The W3C (World Wide Web Consortium) created HTML orignally to define how a page would look on the web. Things such as <P> for a paragraph, <table> for a table, etc... Everything worked out fine until the browser wars started. When netscape and Internet Explorer started having at each other, they created seperate and unique tags. Thats around the same time you started seeing websites but up things like: This page best viewed the Browser of Choice XYZ.
W3C meets again
So the W3C got back together when they released HTML 4.0 and also created CSS( Cascading Style Sheets ) They did this to solve the aboved mentioned problem of extra tags, and to provide a way to seperate the content from the presentation of the content.
All of these techniques have similar syntax which I will cover in later paragraph. Basically External Style Sheets exist in a seperate file to your HTML and should be used when you will be calling the same presentation elements (bold text etc...) to multipple HTML files, Internal Stylesheets exist in the same document as the HTML but in seperate places. Internal Stylesheets should only be used when a specific document is the only document to have that style or presentation element. Finall the inline Style Sheets lose the purpose of createing a style sheet because it still mixes content with style. I would suggest you never use inline.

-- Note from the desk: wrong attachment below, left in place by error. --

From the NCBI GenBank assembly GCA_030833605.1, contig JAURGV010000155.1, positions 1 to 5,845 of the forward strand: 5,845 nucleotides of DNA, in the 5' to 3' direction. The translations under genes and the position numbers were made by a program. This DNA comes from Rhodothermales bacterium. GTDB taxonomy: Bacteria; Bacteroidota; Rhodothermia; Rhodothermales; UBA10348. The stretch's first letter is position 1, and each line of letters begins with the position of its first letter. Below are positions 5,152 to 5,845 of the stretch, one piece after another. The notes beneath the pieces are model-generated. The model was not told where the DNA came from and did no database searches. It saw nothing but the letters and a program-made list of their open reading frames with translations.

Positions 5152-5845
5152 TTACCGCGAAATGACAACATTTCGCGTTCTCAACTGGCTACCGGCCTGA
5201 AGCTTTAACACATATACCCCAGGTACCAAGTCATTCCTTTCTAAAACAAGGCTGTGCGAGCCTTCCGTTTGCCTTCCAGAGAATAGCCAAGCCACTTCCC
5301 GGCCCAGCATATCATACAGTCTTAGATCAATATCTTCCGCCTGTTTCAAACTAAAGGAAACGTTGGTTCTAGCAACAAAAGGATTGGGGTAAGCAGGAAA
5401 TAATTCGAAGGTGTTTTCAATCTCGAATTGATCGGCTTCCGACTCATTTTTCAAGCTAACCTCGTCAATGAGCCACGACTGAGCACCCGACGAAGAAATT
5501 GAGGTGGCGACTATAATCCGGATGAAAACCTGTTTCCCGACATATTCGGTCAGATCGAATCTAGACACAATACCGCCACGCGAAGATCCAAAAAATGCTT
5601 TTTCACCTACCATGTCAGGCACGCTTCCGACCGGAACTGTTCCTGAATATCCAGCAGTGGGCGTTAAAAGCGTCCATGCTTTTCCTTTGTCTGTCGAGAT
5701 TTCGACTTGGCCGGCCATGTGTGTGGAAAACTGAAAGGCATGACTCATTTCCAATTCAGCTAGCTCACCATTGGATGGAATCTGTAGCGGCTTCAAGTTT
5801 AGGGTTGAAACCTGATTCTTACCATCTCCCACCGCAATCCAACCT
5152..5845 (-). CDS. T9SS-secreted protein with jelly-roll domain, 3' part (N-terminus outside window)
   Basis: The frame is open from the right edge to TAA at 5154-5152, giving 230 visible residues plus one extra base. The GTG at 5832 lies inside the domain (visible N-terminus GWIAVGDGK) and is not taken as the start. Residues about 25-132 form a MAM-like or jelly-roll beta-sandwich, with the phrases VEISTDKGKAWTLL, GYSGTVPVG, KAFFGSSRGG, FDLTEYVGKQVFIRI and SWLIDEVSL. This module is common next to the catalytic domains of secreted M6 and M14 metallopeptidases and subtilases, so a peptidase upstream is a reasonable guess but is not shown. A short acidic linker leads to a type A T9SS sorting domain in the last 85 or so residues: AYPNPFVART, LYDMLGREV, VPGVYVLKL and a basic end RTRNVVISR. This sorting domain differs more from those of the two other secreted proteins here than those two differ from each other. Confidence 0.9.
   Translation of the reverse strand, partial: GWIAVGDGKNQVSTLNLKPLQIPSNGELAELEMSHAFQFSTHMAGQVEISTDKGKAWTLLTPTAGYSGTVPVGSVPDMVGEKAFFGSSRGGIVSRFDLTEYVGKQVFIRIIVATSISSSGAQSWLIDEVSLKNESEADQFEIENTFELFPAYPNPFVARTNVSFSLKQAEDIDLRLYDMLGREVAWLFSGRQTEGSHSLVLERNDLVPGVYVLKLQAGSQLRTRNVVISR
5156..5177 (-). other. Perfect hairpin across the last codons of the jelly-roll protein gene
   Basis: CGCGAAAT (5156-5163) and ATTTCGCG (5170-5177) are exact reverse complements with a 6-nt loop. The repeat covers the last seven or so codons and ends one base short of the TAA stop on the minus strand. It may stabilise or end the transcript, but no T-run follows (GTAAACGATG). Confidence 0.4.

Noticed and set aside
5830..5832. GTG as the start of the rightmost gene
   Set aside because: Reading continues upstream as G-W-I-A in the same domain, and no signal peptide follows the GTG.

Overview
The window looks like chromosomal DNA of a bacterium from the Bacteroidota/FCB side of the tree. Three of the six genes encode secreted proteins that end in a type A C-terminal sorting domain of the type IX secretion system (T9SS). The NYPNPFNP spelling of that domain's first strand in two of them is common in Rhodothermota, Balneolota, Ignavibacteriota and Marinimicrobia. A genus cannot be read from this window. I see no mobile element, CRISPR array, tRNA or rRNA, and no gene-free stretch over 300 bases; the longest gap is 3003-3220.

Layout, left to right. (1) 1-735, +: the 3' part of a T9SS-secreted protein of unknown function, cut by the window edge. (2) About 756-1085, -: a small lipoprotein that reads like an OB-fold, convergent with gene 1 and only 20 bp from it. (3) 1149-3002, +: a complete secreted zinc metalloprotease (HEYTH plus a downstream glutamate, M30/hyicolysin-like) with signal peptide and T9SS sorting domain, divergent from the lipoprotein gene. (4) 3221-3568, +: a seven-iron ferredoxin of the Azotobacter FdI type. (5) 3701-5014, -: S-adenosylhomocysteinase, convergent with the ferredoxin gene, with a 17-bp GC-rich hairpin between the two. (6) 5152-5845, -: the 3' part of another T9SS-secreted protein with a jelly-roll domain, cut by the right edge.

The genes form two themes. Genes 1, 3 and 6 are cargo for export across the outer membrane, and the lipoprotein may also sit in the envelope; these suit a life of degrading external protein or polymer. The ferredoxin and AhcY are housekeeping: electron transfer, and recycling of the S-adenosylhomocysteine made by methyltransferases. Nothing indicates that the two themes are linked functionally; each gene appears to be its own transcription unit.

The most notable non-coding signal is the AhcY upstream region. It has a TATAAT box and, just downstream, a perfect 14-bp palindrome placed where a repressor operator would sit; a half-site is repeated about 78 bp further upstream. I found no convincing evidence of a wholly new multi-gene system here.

Creating a Style Sheet is pretty simple. First, you need to think of your overall website layout. Then assign certain color, font, font size, and text characteristics(Bold, italic etc etc) to parts of the webdesign. After that, all you need to do is open up a text document. I commonly use notepad for this, although XHTML-Kit is a good freeware development environment. Then name it, variablefilename.css. The filename can change, based on your personal choice, but the extension has the be CSS. The contents of the text document are pretty straight forward too. All CSS follows a specific structure:
The selector is the name by which the specific style element is known. This can be named anything you want it to be named. The property is a specific item, like font or color, and then the value is the value for the porperty. Look at this example:
P is the SELECTOR and then font-size, color, and font-family are the properties with there corrosponding values. This example would effect every paragraph (denoted by <P> in your HTML code) This is a very generic example, and there is more to go into on class selectors and id selectors.
Putting it all together:
To put it all together, after you have saved your CSS as a CSS file, you will want to go into your main HTML page and type in something like this between the HEAD tags.